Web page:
President Biden said during remarks on coronavirus vaccinations that he was not “supposed” to be answering questions.
After responding to a number of questions from reporters on the Colonial Pipeline shutdown and the unrest in Israel and Gaza, one reporter asked Biden how his infrastructure meeting with bipartisan lawmakers had gone.
“You guys are bad, I’m not supposed to be answering all these questions, I’m supposed to leave,” the president responded. He added that he’d come away “encouraged” after meeting with House and Senate Republican Leaders Kevin McCarthy, Calif., and Sen. Mitch McConnell, Ky.
Biden also announced 250 million vaccines had been administered since he’d taken office and reiterated his support for Israel’s “right to defend itself when you have thousands of rockets flying in your territory.”
Last week, White House press secretary Jen Psaki said that Biden taking impromptu reporter questions is “not something we recommend.”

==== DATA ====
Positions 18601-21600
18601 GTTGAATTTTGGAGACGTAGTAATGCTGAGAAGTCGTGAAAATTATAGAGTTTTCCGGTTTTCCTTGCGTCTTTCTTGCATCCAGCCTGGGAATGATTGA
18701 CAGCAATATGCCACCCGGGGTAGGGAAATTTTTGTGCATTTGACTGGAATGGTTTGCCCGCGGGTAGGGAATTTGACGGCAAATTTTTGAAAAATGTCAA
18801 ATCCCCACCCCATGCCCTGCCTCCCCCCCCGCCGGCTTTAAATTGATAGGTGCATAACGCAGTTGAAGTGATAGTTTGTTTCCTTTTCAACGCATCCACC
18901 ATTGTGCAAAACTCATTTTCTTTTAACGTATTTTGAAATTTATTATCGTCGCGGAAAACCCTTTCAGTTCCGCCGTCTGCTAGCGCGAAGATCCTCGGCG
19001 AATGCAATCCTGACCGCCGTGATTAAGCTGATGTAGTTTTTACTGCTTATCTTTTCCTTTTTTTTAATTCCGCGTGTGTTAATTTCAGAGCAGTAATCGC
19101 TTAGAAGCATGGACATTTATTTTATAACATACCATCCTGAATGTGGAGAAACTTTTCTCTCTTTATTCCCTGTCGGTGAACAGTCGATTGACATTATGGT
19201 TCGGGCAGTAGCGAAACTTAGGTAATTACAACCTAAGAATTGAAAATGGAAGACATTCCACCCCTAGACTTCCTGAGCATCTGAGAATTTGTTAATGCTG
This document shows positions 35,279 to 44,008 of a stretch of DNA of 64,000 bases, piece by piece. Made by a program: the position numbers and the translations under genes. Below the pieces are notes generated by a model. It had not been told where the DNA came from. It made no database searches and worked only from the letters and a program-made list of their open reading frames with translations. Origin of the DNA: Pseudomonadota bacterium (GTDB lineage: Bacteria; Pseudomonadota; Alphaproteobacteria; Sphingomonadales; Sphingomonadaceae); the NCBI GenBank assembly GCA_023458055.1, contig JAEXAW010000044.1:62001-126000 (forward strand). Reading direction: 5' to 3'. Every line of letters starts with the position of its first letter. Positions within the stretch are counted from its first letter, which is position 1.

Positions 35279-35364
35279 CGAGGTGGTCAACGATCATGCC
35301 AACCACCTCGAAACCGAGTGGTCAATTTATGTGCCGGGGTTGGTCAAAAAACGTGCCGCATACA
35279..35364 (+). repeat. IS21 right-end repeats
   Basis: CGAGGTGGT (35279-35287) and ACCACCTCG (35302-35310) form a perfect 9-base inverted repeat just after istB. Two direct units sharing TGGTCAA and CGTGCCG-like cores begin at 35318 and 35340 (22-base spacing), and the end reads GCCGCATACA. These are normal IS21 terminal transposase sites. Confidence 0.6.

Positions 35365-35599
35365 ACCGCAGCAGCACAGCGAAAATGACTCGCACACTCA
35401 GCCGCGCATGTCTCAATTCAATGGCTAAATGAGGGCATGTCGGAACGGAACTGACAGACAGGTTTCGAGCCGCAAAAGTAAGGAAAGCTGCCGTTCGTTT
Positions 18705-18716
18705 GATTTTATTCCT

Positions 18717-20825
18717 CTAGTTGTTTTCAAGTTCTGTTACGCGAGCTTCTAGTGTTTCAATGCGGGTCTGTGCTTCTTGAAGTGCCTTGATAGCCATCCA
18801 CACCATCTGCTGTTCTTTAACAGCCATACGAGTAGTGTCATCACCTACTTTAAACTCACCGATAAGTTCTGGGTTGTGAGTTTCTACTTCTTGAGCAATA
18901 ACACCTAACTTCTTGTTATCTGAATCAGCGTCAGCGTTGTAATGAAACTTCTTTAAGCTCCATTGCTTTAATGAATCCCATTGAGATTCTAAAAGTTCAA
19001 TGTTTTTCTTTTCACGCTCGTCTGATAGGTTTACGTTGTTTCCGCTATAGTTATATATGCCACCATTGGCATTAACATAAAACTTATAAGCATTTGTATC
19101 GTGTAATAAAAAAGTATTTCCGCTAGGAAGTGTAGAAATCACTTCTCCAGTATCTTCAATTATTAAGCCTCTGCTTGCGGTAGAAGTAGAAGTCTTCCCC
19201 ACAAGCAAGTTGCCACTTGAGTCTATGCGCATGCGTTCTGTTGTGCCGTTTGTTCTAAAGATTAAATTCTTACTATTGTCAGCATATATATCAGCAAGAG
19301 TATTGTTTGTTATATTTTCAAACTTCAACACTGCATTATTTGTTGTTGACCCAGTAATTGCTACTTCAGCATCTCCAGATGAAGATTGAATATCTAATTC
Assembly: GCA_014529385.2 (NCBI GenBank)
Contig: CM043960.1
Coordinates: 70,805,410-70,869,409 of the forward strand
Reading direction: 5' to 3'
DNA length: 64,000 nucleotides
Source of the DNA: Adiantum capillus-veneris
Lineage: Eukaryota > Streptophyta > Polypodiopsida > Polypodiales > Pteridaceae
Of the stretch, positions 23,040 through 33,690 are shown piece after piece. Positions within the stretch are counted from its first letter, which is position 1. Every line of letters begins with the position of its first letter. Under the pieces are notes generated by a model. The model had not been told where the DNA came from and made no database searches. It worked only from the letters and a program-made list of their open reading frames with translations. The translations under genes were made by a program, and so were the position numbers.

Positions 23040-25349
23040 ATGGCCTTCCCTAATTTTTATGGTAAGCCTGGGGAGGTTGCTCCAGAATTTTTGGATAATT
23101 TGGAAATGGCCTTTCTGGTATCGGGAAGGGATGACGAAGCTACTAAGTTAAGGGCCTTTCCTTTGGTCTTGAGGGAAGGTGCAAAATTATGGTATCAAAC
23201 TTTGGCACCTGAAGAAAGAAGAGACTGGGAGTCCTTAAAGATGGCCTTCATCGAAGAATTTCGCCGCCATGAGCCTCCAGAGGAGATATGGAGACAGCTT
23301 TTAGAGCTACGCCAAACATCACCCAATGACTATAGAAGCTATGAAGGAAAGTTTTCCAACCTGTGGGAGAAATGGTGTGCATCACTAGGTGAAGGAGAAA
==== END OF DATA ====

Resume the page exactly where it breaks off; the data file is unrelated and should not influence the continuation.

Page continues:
She said that Biden takes questions “nearly every day that he’s out in front of the press.”
“That is not something we recommend. In fact, a lot of times we say ‘don’t take questions,'” she continued. “But he’s going to do what he wants to do because he’s the president of the United States.”
But it’s not just the president whose words to the press are policed by his communications team. Politico reported this week that the White House frequently requires that interviews with administration officials take place on “background with quote approval.”
The practice means that information given can be used for a story, but in order for an official’s name to be attached, the White House communications teams must first approve the quotes a reporter plans to use. Reporters say the practice was used often under President Obama and sometimes under President Trump, less frequently than with Biden’s team, and they’ve grown “increasingly frustrated” by “abuse” of the practice.